‘The Bob’s Burgers Movie’, a Little Undercooked

An overlong average episode of a sweet animated sitcom

Bob’s Burgers, one of the lowest-rated shows on network television in its 12th season, was never going to set records with a theatrical movie release. But this weekend in particular, given the opening of a much-awaited Top Gun sequel, as well as premieres of a new Star Wars shows and a season of Stranger Things, the pop-culture tides are going to overwhelm the “Bob’s Burgers Movie.” It doesn’t help that the movie itself, to use a cliché that actually feels appropriate in this case, is a mostly flavorless nothingburger.

When animated shows go to the big screen, they need to add big-screen conventions. The Simpsons Movie trapped the entire town of Springfield under a dome and introduced the great Spider Pig character. The SpongeBob Squarepants movie sent SpongeBob and Patrick on an epic hero’s journey with the truly memorable song “Now That We’re Men.”

And, of course, there’s South Park: Bigger, Longer, and Uncut, which upped the stakes of an already high-stake cartoon with the best musical comedy soundtrack of all time.

The Bob’s Burgers Movie does none of that. It’s essentially an overlong average episode of a sweet, inoffensive animated sitcom. It introduces no new characters other than an incredibly flat villain and shows no meta-awareness, unlike the abovementioned films, that this is a movie, not a TV show. There are a couple of somewhat over-budget, sort-of-exciting action sequences featuring decent amusement-park gags. And the movie does contain songs, but they’re universally terrible, which is somewhat surprising given that the songs on the Bob’s Burgers TV show are usually the highlight.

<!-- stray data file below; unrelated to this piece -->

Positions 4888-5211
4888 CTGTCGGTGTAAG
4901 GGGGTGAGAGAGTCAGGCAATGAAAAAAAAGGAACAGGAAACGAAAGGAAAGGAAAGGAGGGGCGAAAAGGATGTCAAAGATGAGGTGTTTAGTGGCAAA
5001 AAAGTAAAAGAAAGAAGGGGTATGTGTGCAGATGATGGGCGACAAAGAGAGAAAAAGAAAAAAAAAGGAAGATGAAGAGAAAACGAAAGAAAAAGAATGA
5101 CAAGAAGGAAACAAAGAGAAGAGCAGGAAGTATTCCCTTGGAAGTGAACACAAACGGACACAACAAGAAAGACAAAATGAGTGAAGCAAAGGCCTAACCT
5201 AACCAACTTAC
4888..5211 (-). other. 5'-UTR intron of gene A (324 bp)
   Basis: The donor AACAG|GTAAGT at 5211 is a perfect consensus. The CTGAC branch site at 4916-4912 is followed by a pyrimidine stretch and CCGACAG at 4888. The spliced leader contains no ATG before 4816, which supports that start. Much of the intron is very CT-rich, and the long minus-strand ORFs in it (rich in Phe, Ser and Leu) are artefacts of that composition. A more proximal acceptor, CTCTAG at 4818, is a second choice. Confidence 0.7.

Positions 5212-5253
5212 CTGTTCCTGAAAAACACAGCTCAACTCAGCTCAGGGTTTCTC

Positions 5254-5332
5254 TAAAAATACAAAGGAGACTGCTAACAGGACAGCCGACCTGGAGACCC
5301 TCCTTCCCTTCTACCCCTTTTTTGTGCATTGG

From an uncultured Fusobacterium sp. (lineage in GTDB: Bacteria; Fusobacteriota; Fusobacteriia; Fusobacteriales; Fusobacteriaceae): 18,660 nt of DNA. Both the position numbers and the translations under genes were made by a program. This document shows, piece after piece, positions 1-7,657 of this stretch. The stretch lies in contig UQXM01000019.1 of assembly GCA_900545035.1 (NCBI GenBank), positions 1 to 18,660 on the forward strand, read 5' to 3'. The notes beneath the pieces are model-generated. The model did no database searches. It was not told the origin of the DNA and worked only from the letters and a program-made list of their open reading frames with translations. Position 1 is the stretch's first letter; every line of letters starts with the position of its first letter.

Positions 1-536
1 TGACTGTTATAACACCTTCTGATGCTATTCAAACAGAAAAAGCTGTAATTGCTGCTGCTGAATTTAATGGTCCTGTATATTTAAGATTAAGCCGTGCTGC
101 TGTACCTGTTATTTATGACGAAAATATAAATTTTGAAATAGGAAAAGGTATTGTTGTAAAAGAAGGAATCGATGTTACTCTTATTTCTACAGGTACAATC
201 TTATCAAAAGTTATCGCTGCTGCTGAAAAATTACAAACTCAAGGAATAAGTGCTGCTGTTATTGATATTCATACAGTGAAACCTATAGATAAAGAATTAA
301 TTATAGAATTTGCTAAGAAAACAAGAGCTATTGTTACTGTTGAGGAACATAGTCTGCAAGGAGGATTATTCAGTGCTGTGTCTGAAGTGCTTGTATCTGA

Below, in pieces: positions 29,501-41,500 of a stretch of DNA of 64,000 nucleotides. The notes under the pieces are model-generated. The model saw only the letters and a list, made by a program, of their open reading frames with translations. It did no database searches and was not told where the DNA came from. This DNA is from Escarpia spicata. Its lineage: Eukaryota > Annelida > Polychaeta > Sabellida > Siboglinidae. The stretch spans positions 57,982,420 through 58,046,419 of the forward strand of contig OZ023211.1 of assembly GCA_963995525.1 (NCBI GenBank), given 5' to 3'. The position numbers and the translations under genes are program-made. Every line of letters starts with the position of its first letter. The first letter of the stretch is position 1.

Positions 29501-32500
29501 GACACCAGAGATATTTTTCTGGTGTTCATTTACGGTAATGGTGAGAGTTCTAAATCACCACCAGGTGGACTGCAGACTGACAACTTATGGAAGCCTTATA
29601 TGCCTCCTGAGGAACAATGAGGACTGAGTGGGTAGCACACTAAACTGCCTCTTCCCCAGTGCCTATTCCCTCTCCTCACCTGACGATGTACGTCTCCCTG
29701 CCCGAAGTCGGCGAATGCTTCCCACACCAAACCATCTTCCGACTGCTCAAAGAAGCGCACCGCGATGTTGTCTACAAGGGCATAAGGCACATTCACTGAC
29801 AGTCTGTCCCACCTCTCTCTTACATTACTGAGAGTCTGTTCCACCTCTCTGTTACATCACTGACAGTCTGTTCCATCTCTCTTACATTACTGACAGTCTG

THE BOB’S BURGERS MOVIE ★★★ (3/5 stars)
Directed by: Loren Bouchard, Bernard Derriman
Written by: Nora Smith, Loren Bouchard, Jim Dauterive
Starring: H. Jon Benjamin, Kristen Schaal, Dan Mintz, Eugene Mirman, John Roberts, David Wain, Zach Galifianakis, Kevin Kline
Running time: 102 mins


Bob and Linda Belcher, who own a greasy spoon on the waterfront of a decaying East Coast amusement park, are facing foreclosure when a giant sinkhole opens in front of the restaurant. Their off-kilter kids, Tina, Gene, and Louise, discover a dead body in the hole, which leads to a murder investigation and a great gag where Louise ends up inadvertently getting a corpse’s teeth in her mouth. Tina is a weird, horny 8th grader who has a longstanding crush on a dumb kid named Jimmy Junior. Gene has dreams of glam-rock stardom, and Louise is a free spirit who wears bunny ears. These are their personae in the show, and these are their personae in the movie as they set about their investigation.

They all get side plotlines related to those personae which actually feel muted at times compared to what the show serves up; there are actually fewer characters per square inch in this lazy screenplay than there are in the average Bob’s Burgers episode.

It’s all reasonably cute for the first hour, and Eugene Mirman as Gene gets in a bunch of laugh lines with his weird pop-cultural asides. But nothing else really hits. The murder of the “carny” feels pretty clichéd, like when it was trendy 10 to 15 years ago to make “hobo” jokes. The movie’s final third is a real dud, a limp piece of garnished lettuce. It just fizzles out. For some reason, a semi-musical refuses to highlight a show-stopping musical number by Gene’s band, which it teases for its entire runtime and then cuts from for no real reason. I like the TV show, but The Bob’s Burgers Movie seems unlikely to generate few customers beyond its passionate, but small, existing fanbase, like the titular restaurant itself. There’s just not enough meat in the patty.

Bob's Burgers
“Hey Bob I dressed like a hamburger in a bikini now we can save the restaurant TADA!”–the Bob’s Burgers Movie.

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Neal Pollack

Book and Film Globe Editor in Chief Neal Pollack is the author of 11 semi-bestselling books of fiction and nonfiction, including the memoirs Alternadad and Stretch, the novels Repeat and Downward-Facing Death, and the cult classic The Neal Pollack Anthology of American Literature. A Rotten Tomatoes certified reviewer for both film and television, Neal has written articles and humor for every English-language publication except The New Yorker. Neal lives in Austin, Texas, and is a three-time Jeopardy! champion.

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